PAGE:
• Based on the results shown in FIGS. 4 to 9, it is understood that, in the case of each catalyst material, the sulphide-derived peak and the sulfate-derived peak are observed and the peak intensities vary.
  • FIG. 10 shows results obtained by a rotating ring-disk electrode (RDE) evaluation method whereby the above catalyst materials (treated under different heat treatment conditions) were evaluated in relation to the oxygen reduction performance. Note that RuS/C and MoS/C were used as reference substances.
  • The correlation between the following factors was examined: the proportions of sulfide to sulfate obtained from FIGS. 4 to 9; and the results of oxygen reduction performance evaluation obtained from FIG. 10. Herein, regarding sulfide and sulfate, the normalized absorbances shown in FIGS. 4 to 9 were calculated to derive the abundances thereof.
  • FIG. 11 shows the correlation between the ratio of sulfide to sulfate and the oxygen reduction current value. Based on the results shown in FIG. 11, it is understood that an excellent oxygen-reducing catalyst is obtained when the value of sulfide/sulfate is 0.27 to 0.71.
  • [Performance Evaluation of Catalyst Materials with Different S Contents]
  • Catalyst materials were prepared in the same manner as that described above, provided that each material had a different sulfur content (0, 20, 45, or 71 mol %).
  • FIG. 12 shows results obtained by a rotating ring-disk electrode (RDE) evaluation method whereby the above catalyst materials having different sulfur contents were evaluated in relation to the oxygen reduction performance of RuMoS/C. Based on the results shown in FIG. 12, it is understood that catalyst performance is expressed with the addition of sulfur and that catalyst performance varies depending on the sulfur content. Accordingly, it is understood that it is necessary to know the binding state of sulfur in a chalcogenide-based catalyst.
  • INDUSTRIAL APPLICABILITY
  • The fuel cell electrode catalyst of the present invention has a high level of four-electron reduction performance and high activity, and thus it can serve as a platinum catalyst substitute. In addition, the technique for obtaining the value of (transition metal element-chalcogen element coordination number)/(transition metal element-chalcogen element-oxygen coordination number) used in the present invention is widely useful in the design of oxygen-reducing catalysts. Therefore, the present invention contributes to the practical and widespread use of fuel cells.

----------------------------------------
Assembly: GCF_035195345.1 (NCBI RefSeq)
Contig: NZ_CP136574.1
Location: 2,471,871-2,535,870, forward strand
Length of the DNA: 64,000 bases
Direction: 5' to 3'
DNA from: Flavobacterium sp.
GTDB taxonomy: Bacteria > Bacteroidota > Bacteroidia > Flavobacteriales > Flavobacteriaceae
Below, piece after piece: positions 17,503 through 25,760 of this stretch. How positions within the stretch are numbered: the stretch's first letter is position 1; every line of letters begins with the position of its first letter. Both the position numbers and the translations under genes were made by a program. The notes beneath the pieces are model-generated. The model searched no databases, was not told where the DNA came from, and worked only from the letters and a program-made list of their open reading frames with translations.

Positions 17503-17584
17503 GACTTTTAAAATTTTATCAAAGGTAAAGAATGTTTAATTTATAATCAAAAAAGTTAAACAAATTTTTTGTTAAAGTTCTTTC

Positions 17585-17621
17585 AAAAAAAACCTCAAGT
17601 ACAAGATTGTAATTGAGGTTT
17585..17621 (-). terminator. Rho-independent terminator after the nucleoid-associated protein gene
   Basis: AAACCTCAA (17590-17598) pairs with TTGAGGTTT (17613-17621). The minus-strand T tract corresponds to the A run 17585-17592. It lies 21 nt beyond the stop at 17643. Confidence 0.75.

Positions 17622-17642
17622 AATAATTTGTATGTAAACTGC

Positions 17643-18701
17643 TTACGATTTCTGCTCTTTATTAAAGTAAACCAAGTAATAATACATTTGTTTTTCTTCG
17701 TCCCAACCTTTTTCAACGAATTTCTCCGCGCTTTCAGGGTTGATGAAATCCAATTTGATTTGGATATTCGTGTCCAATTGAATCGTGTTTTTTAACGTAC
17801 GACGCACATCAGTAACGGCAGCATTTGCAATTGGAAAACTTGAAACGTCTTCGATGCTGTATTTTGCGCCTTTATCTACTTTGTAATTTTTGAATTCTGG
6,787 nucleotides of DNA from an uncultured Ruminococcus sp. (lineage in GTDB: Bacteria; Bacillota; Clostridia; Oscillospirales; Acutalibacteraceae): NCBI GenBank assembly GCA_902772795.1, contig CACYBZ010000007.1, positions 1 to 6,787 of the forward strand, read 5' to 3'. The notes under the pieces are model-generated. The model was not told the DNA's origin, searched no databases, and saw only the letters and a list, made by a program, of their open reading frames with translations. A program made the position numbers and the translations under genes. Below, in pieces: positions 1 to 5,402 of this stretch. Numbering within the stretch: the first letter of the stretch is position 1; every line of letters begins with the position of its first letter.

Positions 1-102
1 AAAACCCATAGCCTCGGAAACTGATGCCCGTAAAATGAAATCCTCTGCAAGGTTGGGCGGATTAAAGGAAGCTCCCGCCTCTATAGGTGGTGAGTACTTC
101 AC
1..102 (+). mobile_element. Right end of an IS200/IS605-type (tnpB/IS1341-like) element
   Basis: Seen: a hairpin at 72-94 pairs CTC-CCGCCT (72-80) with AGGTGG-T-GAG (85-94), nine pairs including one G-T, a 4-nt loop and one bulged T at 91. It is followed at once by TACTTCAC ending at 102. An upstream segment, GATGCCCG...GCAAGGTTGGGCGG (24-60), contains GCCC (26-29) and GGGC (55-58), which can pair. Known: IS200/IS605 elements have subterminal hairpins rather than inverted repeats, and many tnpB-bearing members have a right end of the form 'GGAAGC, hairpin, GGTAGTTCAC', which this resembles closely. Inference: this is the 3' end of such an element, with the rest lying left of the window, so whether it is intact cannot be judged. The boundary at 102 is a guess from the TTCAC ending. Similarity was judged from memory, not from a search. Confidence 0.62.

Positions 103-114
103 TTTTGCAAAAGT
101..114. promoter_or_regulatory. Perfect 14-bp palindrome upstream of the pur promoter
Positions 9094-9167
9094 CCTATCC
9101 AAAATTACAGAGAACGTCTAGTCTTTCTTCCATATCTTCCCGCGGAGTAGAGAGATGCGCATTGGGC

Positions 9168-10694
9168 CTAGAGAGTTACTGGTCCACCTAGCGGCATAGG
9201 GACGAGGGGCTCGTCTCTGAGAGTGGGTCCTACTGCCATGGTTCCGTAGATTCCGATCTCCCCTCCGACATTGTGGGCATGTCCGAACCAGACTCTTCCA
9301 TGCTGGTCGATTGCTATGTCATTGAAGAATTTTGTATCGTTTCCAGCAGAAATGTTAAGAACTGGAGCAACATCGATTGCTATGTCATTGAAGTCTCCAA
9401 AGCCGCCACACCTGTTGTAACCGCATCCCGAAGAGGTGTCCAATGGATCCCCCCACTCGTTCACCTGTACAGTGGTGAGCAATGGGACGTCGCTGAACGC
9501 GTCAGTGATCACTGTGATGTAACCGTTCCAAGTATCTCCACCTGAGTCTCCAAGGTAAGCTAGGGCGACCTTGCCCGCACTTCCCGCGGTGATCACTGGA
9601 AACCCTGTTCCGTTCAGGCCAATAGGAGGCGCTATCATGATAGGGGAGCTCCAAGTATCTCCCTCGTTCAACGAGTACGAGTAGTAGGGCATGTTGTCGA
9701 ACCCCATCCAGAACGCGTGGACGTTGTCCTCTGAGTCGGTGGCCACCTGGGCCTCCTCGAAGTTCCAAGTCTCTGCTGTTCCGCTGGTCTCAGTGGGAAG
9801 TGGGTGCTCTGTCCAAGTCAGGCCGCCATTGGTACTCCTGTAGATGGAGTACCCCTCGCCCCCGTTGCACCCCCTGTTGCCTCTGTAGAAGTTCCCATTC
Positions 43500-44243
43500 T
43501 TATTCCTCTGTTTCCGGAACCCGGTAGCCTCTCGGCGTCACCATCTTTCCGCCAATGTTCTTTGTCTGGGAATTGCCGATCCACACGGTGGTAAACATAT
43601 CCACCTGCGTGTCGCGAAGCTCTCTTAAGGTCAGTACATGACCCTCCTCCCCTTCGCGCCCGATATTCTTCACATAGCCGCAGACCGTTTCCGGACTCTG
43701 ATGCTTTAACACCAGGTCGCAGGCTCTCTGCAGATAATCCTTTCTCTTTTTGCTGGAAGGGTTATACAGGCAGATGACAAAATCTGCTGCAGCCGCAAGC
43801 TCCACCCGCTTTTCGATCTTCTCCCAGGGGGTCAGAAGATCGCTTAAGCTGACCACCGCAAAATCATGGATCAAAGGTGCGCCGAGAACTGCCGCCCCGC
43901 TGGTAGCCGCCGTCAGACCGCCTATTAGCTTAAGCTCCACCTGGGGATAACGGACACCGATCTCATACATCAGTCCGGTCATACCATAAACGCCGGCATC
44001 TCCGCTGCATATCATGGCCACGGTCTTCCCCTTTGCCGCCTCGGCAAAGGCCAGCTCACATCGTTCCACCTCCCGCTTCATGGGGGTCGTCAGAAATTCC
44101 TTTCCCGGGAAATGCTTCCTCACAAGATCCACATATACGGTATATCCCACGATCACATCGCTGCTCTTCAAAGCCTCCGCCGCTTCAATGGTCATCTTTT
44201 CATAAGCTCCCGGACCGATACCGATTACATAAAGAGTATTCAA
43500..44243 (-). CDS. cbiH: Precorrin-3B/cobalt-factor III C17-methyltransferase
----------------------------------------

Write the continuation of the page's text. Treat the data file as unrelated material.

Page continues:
Claims (7)

  1. 1. A fuel cell electrode catalyst comprising at least one transition metal element and at least one chalcogen element, wherein the value of (transition metal element-chalcogen element coordination number)/(transition metal element-chalcogen element-oxygen coordination number) is 0.27 to 0.71
  2. 2. The fuel cell electrode catalyst according to claim 1, wherein the transition metal element is at least one selected from the group consisting of ruthenium (Ru), molybdenum (Mo), osmium (Os), cobalt (Co), rhodium (Rh), iridium (Ir), iron (Fe), nickel (Ni), titanium (Ti), palladium (Pd), rhenium (Re), and tungsten (W) and the chalcogen element is at least one selected from the group consisting of sulfur (S), selenium (Se), and tellurium (Te).
  3. 3. The fuel cell electrode catalyst according to claim 1, wherein the transition metal elements are ruthenium (Ru) and molybdenum (Mo), the chalcogen element is sulfur (S), and the value of sulfide/sulfate is 0.27 to 0.71.
  4. 4. A method for evaluating performance of an oxygen-reducing catalyst, wherein the value of (transition metal element-chalcogen element coordination number)/(transition metal element-chalcogen element-oxygen coordination number) is used as an index of catalyst performance for a fuel cell electrode catalyst comprising at least one transition metal element and at least one chalcogen element.
  5. 5. The method for evaluating performance of an oxygen-reducing catalyst according to claim 4, wherein the value of (transition metal element-chalcogen element coordination number)/(transition metal element-chalcogen element-oxygen coordination number) is 0.27 to 0.71.